Inside the NYC neighbourhood with the fastest growing Asian population

Yumpling, a Taiwanese eatery, opened its first brick-and-mortar restaurant in August 2020, when New York City was in an uneasy limbo between waves of the coronavirus. Indoor dining was still banned, but the owners had signed the lease right before the pandemic and could not keep paying rent on an empty storefront.

To their surprise, they sold out of food within three hours of opening their doors in Long Island City, Queens. A line of Asian Americans waited around the block for beef noodle soup and pork dumplings.

Despite the challenges presented by the pandemic, Yumpling, which had operated a food truck in Manhattan, is one of at least 15 Asian-owned businesses — including a Mandarin child care centre and hair salon — that have opened in the neighbourhood since March 2020.

“The whole rise of the Asian American population has been crazy,” said Chris Yu, 30, a co-owner and native of Taiwan.

Long Island City, nestled in the western corner of Queens with waterfront views of Manhattan’s skyline, is a microcosm of a sweeping demographic shift: a booming Asian population that has become the fastest growing racial group in the country and its most populous city.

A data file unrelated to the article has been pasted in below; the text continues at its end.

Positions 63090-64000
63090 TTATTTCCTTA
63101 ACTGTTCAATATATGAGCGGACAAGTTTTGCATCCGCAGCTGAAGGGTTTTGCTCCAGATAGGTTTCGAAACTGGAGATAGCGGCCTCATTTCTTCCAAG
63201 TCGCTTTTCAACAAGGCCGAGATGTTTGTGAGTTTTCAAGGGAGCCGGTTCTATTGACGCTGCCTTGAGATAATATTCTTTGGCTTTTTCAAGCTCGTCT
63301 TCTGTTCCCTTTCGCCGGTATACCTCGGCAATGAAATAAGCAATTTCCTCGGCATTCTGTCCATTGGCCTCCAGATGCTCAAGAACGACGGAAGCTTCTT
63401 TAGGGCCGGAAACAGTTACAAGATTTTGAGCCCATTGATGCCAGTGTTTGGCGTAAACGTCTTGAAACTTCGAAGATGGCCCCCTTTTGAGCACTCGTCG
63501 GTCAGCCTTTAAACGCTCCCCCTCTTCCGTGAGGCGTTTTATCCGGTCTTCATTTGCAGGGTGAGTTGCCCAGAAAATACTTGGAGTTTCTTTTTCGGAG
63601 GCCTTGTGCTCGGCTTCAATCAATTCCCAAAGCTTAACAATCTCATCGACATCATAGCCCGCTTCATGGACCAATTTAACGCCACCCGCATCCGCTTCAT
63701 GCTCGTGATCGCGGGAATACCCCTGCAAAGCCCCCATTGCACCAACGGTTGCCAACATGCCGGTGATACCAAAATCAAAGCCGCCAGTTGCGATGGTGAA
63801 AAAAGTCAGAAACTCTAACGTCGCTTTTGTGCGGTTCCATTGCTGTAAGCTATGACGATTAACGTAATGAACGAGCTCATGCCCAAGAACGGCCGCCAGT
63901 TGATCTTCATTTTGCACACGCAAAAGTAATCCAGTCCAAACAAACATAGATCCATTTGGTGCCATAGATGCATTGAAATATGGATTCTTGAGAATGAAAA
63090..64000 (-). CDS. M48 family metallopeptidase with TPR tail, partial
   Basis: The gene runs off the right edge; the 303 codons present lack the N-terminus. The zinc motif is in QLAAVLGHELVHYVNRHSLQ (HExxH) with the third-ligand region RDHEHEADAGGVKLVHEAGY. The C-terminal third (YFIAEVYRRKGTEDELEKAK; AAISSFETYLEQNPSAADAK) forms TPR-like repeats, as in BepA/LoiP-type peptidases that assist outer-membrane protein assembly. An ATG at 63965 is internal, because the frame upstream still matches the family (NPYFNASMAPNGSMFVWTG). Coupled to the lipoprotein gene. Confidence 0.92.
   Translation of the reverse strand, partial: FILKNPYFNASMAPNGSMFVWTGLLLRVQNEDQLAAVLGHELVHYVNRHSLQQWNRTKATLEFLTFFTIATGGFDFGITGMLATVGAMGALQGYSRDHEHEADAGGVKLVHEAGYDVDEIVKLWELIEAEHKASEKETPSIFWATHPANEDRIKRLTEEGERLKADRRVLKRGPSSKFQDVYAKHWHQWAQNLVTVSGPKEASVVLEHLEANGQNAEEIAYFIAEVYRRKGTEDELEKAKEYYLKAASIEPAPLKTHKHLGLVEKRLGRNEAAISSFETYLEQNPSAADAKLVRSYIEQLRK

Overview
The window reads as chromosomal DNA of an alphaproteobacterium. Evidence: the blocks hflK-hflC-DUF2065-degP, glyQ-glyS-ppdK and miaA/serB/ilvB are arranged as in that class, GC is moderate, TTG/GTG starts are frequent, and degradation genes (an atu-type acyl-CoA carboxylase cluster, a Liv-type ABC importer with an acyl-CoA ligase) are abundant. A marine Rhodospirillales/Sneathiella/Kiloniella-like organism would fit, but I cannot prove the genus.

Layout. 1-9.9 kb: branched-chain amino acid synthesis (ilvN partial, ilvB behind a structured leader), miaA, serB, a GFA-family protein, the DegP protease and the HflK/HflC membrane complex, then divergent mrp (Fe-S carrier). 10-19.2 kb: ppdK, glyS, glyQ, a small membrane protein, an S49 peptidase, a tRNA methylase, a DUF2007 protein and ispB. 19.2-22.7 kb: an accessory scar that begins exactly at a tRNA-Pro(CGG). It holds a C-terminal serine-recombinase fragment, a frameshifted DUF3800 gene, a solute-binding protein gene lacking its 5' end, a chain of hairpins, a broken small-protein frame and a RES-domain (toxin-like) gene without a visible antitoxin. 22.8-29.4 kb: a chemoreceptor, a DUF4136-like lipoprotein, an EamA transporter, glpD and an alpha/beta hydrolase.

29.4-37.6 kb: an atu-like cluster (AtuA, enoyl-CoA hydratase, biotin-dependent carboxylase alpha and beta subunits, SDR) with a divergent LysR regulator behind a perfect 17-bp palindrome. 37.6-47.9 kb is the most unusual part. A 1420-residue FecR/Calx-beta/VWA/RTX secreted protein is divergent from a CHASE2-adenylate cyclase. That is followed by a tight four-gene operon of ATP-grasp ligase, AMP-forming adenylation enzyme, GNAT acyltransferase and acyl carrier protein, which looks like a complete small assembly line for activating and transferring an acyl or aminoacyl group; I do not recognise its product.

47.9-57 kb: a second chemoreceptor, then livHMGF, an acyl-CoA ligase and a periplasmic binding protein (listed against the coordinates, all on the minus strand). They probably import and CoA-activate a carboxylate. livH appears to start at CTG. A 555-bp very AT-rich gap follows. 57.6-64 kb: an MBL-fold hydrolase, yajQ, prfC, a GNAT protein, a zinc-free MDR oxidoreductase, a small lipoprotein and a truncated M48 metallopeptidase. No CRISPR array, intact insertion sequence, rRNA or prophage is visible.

Asian residents were the driving force behind a 7.7% rise in New York City’s overall population since 2010, according to Census Bureau data released in August, upending predictions by demographers that the city’s population was shrinking.

Across the country, people identifying as Asian — a sprawling group of nearly 20 million people who trace their roots to more than 20 countries — are moving into cities like Los Angeles and Houston, but also growing rapidly in states like North Dakota and Indiana. In West Virginia, the Asian population rose even as the state’s overall population declined.

The census data also showed that among New York City neighbourhoods, Long Island City experienced the fastest growth in residents who identified as Asian, a fivefold increase since 2010. The nearly 11,000 Asians who live in the neighbourhood make up about 34% of its population.